Thieving Varmints

Lucy Castle, Contributor

It must suck to have to buy back personal property from a pawn shop: the haggling, the inflated prices and seeing your initials — written in Sharpie by your own hand — on the stolen goods you already bought once and for which you now have to fork out more money. And let’s not forget the violation felt in your psyche when you realized your stuff got jacked … and that’s if you’re lucky.

Based on the California Department of Justice “Crimes and Crime Rates” reports for Humboldt County, property crimes (burglary, robbery, larceny and theft) are committed at an alarming rate (the lowest being 1,724 in 2008) — most of them filed at a value less than $400 . And these are just the statistics entered into the California/Humboldt County database — many property crimes are not reported.

I’ve lived in tiny towns where folks left their screen doors open all day and truck engines running for a half-hour while they shopped. My neighbors would stop by unannounced to watch the evening news, whether I was home or not. I’ve also lived in seedy, crime-ravaged neighborhoods of big cities in which people had to dial two phones in my building before I buzzed them in. I once left my wallet on top of my car and my apartment keys in the doorknob for a whole weekend. My landlady held a baseball bat while I checked my rooms. Everything was in its place. I’ve also shut down pickpockets and dropped found driver’s licenses into mailboxes.

So I was fully prepared for whatever this quirky l’il gem called Humboldt County had to offer; I was about to finish my degree at HSU and had found a sweet room in a nice, sleepy neighborhood in Arcata.

I have to admit: The first thing stolen from me when I moved to the North Coast was my heart — irrevocably, hands down. The trees, the ocean, the horizon, the politics, and cheap rent and a manageable cost of living — a good biking community. I was stoked and allowed myself to be seduced by the laissez-faire, “it’s all good” attitude that permeated everything, from my education to waiting forever in line to get a sandwich at the Co-op. Then, very soon after, I noticed other things started to go missing.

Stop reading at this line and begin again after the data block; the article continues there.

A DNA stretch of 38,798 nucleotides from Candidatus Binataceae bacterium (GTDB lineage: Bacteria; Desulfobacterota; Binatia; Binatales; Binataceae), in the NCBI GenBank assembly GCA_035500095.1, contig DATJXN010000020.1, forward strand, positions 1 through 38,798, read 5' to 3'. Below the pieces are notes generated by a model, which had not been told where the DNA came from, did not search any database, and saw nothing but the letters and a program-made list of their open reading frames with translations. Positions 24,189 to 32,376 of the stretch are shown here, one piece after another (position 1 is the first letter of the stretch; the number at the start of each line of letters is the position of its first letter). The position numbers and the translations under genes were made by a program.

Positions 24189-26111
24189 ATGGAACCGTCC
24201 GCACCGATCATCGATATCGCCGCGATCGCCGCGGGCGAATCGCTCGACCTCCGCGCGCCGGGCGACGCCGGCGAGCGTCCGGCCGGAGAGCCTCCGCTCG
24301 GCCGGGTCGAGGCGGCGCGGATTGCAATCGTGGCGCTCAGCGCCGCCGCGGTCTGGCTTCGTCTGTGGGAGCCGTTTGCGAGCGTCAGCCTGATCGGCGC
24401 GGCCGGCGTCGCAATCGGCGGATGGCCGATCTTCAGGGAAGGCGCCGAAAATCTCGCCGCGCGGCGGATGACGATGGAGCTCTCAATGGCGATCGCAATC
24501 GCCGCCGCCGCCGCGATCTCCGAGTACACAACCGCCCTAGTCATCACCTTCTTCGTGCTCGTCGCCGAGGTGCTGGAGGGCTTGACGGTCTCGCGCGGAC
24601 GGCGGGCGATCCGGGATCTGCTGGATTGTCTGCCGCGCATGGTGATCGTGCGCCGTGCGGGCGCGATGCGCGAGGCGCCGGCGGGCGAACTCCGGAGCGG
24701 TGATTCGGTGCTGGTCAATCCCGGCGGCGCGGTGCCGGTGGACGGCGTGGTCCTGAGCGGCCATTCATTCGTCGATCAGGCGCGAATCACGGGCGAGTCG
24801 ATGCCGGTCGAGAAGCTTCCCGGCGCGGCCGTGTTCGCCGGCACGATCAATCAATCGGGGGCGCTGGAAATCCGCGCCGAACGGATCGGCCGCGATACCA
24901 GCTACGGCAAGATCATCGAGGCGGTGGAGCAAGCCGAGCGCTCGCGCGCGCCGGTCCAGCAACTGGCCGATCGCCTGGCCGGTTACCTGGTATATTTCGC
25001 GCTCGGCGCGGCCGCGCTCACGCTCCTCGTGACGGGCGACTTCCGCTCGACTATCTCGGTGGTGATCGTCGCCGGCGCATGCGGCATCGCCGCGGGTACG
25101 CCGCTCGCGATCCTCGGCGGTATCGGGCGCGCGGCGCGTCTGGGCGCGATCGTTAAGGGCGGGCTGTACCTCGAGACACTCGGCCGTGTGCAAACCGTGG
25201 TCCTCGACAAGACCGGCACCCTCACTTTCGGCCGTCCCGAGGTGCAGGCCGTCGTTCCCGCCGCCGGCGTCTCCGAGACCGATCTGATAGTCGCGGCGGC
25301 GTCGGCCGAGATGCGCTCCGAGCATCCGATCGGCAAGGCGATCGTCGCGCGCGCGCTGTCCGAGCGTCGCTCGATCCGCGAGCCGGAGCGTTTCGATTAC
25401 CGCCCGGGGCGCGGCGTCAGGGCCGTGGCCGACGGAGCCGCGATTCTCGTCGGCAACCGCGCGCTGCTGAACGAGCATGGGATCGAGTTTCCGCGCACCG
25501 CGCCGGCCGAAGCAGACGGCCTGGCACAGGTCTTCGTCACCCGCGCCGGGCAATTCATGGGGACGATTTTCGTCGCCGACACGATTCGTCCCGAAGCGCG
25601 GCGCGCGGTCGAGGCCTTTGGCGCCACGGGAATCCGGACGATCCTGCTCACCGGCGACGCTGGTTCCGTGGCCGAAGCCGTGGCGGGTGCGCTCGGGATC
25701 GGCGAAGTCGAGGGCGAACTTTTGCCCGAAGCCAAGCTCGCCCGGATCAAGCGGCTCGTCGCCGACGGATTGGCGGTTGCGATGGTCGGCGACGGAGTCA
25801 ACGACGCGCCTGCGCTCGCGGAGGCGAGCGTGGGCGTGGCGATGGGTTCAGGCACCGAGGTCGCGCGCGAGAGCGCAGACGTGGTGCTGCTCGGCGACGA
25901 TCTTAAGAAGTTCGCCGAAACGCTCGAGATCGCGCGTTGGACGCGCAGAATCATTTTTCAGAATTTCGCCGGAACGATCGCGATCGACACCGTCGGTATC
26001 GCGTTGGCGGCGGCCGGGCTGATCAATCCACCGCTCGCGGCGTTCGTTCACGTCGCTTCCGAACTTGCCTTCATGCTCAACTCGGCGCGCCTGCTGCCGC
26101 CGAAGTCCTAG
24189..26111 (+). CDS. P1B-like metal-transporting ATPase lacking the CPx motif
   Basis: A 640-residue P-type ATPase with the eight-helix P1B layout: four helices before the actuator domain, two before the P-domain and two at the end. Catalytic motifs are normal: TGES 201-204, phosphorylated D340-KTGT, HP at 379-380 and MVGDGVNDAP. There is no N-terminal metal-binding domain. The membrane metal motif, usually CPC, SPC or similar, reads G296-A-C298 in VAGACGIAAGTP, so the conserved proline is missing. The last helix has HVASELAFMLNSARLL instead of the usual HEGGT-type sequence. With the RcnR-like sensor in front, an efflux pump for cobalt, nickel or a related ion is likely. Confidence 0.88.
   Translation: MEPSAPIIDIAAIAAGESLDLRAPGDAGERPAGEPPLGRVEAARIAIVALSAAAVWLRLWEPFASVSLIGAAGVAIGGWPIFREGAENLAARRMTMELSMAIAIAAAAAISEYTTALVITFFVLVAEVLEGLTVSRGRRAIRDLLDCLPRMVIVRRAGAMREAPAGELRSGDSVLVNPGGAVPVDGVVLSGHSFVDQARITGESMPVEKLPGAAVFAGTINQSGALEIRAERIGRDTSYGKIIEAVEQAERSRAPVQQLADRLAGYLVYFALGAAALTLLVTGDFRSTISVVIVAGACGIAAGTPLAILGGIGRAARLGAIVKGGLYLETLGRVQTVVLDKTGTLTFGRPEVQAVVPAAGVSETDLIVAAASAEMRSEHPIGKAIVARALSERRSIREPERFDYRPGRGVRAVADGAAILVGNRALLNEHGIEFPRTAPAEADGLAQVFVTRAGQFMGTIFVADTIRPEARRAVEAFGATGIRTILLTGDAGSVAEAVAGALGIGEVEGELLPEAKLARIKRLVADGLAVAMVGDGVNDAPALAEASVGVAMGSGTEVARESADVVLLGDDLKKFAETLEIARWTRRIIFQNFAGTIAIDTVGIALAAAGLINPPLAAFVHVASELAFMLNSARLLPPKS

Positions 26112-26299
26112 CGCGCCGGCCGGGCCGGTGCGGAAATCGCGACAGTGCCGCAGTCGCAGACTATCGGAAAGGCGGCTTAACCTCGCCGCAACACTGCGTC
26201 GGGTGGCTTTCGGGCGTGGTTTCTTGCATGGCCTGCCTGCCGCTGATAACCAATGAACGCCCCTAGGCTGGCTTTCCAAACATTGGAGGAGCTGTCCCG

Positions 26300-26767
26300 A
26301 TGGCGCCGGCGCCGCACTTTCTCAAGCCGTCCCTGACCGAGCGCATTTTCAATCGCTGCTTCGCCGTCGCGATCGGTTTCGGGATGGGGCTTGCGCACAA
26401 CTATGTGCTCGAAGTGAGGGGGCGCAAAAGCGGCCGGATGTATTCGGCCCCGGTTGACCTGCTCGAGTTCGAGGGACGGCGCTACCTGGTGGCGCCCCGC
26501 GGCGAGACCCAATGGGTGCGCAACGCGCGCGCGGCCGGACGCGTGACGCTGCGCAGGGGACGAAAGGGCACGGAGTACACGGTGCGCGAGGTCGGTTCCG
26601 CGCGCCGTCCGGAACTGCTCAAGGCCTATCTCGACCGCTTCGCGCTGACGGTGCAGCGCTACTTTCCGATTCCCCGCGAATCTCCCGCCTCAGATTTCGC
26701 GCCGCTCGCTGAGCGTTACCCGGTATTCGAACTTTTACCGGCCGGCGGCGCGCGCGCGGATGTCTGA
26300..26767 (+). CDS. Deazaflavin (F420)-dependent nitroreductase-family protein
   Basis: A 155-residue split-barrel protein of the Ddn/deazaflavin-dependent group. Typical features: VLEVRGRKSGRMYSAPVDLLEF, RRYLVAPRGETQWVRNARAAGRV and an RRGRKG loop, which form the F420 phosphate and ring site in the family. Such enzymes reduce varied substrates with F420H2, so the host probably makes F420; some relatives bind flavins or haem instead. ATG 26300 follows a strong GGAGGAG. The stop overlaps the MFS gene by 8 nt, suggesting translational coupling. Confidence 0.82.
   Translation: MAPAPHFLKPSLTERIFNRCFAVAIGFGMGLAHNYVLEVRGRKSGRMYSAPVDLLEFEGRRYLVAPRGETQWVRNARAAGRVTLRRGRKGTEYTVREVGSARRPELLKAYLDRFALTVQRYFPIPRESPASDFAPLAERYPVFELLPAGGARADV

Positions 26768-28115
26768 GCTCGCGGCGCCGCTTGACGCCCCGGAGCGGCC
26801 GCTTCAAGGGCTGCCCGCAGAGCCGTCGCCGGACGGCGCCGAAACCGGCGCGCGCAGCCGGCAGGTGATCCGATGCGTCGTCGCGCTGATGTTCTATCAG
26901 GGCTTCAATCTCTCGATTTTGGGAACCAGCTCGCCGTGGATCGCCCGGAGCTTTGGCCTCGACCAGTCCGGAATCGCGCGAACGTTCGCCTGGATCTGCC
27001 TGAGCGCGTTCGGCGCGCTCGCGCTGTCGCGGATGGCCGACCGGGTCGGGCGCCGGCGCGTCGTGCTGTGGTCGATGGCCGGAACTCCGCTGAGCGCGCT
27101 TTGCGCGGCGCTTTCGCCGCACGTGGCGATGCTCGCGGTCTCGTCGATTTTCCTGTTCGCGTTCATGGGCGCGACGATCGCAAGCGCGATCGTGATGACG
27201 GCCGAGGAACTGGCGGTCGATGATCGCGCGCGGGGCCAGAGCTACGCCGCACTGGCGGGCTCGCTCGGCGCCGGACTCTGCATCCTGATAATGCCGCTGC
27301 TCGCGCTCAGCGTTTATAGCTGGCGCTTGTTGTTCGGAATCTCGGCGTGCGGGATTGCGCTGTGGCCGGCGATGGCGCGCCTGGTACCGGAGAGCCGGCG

My housemate’s golf clubs were ganked overnight from his car, parked in the driveway in our safe neighborhood. My friend’s truck was jacked from the HSU parking lot (apparently Toyotas have, like, five skeleton keys for all models). He found it in Manila — his tools, camping gear and stereo gone. I once spent a leisurely lunch hour at Mad River Beach and returned to the parking lot to find the gas line cut and rear taillight assembly missing. (This was when gas was almost $5 a gallon, but I was driving on fumes as it was, so they didn’t get shit in their attempt to siphon or drain my tank. But the taillight fix cost me $300.) And this was in Arcata.

After moving to McKinleyville, my truck and my husband’s truck were broken into. My ashtray had been rifled through and dumped (because they didn’t find any roaches or loose change), and a cheap pair of sunglasses and an expensive jacket were stolen. I will never live in Eureka. Tweekers on stolen bikes would be too easy to hit and run, and I don’t want that on my record.

Friends have had surfboards snatched from the shore as they sat in the lineup, too far to paddle in. (Isn’t that really bad karma, bro?) Wetsuits have been whisked away from clotheslines. Potted plants (seriously) have been poached from porches. Kayaks have been kyped from roof racks. Dogs have been dragged (for reals) from doorsteps. My son’s skateboard was snagged and stomped on at the skate park while he got Subway for his buddies and himself. I’ve heard sad stories from acquaintances who left for a day on the river, only to return home to find the front door wide open and sheets stolen from the bed; the looters made off, Grinch-style, with cameras, iPods, and “eggs in one basket.” Remember the Christmas earthquake last year? Some crackhead looted my stepdaughter’s’home and stole their wrapped gifts. And it never got reported because the cops have better things to do than file reports of the missing items you care or don’t care to report

I should’ve heeded the red flag: While locking up my bike at HSU in 2004, ready for my first day of classes, I noticed my peers bringing wheels and bike seats (anything quick-release) into the classroom. “Better safe than sorry,” one student wryly said to me. “People steal stuff here like it’s their job.”

Property crimes are a symptom of a larger problem. Unless you’re a straight-up certified kleptomaniac who has to steal to satisfy some obsessive-compulsive disorder, you’re most likely a crack/meth-head opportunivore who is breaking into homes or lurking around cars or loitering around O.P.P. to score money or drugs, or money for drugs. And you’re a piece of shit.

Bottom line — and it really sucks to admit this because, for the most part, Humboldt County comprises good people — lock it up. Have a trusted friend watch your stuff when you’re away. I’ve heard of vigilante crews posting up in the dunes by surf-spot parking lots that will strike down, with great vengeance and furious anger, on lame-ass itchy-fingers.

Get the community involved. Register your vehicles/ bikes/gear/pets. Ensure your dog barks only at suspicious/ vile activities, instead of all the time. Pay attention. Do unto others as you would have them do unto you.

And if all this thievery continues … Humboldt, I want my heart back.

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